Bryce Canyon National Park
In badlands topography, erosion acts so fast that a thick layer of soil never forms. The slopes are steep, so that even plants have little chance. Exotic creations of nature abound, and as you wander such areas you may imagine yourself in another world. Regain your perspective by visiting Bryce Canyon's second world, its forests. As elevation rises from the park boundary out to Yovimpa and Rainbow Points, the forests change from a dwarf forest of Utah juniper and pinyon pine on the lower slopes to ponderosa pine forests on the plateau surface. Higher up toward Rainbow Point begins a spruce, aspen, and fir forest. Elevation and precipitation determine forest cover, and although you gain more than 300 meters (1,000 feet) elevation from the park entrance to Rainbow Point, you will hardly notice it, except for this forest change. Watch for it. Watch too, everywhere, for flowers: sego lilies, penstemons, asters, clematis, evening primrose, skyrocket gilias, indian paintbrush, and wild iris. Spring and early summer offer the best display of flowers.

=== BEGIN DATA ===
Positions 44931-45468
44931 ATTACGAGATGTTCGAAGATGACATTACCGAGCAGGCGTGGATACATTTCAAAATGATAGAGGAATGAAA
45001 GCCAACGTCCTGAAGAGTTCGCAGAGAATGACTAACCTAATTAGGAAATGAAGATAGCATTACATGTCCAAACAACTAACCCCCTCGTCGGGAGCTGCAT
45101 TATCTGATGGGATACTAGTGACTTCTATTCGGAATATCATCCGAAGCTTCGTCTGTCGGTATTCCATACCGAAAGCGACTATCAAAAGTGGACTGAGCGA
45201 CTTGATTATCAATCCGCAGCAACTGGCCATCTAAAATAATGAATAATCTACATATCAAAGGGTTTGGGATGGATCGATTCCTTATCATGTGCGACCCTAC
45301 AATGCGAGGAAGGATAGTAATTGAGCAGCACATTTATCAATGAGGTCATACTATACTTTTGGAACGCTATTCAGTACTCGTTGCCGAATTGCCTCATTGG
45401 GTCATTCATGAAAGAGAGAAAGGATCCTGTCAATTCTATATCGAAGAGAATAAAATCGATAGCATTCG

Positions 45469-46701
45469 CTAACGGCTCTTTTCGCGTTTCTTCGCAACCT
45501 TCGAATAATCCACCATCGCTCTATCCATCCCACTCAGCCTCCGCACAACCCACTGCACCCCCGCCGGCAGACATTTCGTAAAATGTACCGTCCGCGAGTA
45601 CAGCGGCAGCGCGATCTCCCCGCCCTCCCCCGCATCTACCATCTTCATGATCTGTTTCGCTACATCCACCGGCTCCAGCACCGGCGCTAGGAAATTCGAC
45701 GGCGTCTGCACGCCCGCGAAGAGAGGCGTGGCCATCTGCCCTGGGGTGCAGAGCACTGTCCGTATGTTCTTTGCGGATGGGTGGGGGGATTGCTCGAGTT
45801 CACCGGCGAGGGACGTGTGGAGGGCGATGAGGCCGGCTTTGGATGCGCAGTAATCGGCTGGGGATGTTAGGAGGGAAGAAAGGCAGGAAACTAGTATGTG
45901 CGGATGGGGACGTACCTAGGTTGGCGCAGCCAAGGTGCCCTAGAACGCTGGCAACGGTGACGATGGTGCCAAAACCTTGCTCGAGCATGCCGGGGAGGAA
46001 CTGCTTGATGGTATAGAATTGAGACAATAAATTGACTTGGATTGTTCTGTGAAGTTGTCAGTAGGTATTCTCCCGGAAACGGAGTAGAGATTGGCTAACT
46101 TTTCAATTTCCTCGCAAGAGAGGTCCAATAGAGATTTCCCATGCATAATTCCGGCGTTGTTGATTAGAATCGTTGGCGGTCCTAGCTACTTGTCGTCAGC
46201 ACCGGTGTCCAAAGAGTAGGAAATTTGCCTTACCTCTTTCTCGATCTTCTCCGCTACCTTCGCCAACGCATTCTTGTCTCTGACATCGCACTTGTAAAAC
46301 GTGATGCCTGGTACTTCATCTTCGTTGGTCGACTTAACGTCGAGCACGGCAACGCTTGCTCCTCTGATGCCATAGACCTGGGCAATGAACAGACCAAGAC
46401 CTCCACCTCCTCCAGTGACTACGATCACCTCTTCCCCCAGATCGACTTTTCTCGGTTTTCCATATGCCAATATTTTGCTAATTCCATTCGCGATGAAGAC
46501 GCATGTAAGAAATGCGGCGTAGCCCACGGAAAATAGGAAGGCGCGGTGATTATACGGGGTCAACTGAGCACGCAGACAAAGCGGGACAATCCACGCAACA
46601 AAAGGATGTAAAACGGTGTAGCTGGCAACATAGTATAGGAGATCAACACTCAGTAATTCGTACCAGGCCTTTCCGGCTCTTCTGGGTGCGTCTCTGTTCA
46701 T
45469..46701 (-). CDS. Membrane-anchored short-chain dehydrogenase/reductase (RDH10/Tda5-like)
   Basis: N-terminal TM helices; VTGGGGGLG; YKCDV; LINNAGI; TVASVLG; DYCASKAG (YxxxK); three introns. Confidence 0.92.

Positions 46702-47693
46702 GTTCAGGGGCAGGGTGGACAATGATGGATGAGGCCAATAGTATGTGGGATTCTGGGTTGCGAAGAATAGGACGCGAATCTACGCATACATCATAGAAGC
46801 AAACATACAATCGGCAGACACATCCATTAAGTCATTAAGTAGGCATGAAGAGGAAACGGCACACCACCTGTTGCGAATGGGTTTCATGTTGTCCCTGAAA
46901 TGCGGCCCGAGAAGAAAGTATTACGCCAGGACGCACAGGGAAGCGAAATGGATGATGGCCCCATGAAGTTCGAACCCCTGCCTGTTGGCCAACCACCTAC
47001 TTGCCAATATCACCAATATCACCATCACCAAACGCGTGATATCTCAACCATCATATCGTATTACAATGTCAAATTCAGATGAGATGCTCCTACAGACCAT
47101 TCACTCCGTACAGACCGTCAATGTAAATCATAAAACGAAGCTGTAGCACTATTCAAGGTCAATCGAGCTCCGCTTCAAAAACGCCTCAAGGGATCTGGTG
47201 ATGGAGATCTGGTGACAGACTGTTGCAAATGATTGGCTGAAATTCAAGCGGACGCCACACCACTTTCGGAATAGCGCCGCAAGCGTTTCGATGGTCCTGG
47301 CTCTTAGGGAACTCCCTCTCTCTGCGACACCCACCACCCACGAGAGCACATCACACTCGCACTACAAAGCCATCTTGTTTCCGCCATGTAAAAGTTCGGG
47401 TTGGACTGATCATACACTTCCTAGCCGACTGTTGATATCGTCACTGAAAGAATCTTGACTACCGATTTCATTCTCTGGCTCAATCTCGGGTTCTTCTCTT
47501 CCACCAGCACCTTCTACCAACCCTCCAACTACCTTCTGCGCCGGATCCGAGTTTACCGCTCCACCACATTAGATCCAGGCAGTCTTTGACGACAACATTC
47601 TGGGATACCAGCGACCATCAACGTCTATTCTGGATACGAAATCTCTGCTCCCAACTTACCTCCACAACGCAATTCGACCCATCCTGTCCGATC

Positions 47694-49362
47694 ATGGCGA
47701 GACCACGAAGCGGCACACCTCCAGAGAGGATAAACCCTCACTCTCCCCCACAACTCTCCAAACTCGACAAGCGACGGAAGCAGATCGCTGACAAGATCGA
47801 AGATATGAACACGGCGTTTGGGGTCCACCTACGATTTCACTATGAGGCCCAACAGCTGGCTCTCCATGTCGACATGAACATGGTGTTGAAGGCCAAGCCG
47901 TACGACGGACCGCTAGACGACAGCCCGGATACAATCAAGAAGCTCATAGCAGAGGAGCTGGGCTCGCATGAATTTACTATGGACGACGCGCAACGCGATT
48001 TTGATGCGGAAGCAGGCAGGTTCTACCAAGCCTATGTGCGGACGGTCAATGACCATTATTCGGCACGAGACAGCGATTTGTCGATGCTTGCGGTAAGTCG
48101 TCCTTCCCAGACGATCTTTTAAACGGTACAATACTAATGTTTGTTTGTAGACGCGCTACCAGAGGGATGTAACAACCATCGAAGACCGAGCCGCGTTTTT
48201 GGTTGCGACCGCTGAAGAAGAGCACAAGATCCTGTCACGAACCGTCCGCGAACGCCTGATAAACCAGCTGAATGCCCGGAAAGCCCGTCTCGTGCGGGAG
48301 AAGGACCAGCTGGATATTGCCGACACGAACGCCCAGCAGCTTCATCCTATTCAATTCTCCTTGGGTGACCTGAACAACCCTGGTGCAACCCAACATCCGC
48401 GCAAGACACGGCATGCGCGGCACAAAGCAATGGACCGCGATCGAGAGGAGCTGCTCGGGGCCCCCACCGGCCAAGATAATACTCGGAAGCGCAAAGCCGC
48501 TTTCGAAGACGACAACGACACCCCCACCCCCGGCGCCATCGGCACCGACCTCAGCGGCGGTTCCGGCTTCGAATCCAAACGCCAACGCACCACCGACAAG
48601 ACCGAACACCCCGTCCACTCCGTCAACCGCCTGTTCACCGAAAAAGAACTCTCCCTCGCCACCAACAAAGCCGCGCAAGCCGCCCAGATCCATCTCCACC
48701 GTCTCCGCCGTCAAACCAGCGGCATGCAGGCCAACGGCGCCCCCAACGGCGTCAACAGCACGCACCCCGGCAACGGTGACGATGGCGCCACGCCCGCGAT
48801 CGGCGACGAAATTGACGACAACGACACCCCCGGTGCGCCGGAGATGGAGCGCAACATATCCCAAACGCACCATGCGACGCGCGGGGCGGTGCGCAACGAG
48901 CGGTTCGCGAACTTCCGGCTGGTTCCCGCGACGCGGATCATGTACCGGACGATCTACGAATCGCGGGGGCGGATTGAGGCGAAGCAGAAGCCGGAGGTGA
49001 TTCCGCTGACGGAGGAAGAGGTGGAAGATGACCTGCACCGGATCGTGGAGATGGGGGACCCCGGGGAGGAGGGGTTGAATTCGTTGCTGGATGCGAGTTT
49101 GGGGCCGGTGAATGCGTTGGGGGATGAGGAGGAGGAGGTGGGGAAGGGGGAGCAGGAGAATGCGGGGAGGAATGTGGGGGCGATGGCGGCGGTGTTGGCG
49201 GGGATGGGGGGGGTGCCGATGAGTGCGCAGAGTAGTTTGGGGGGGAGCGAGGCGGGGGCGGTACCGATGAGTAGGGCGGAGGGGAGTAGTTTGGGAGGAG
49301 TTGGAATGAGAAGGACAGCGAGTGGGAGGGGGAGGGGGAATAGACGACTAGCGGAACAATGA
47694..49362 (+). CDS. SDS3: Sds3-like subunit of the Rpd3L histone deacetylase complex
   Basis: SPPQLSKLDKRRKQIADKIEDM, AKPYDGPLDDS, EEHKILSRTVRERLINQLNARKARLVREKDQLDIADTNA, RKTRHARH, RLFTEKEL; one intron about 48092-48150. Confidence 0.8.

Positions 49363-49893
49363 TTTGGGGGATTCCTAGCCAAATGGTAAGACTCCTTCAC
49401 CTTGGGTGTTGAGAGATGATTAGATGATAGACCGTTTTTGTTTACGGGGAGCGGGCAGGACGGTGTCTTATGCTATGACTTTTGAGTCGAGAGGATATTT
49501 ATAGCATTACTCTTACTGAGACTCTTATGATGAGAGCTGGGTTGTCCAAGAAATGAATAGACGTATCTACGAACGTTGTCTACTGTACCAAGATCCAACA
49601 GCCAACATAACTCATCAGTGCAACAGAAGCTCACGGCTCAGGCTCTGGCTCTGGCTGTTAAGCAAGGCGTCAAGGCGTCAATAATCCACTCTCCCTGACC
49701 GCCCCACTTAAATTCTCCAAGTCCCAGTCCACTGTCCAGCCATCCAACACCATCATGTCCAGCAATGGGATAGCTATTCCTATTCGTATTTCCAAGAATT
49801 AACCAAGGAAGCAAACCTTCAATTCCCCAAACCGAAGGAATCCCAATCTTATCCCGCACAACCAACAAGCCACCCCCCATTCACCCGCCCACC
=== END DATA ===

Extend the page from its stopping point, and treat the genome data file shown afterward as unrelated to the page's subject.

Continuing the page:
Details mentioned in this article were accurate at the time of publication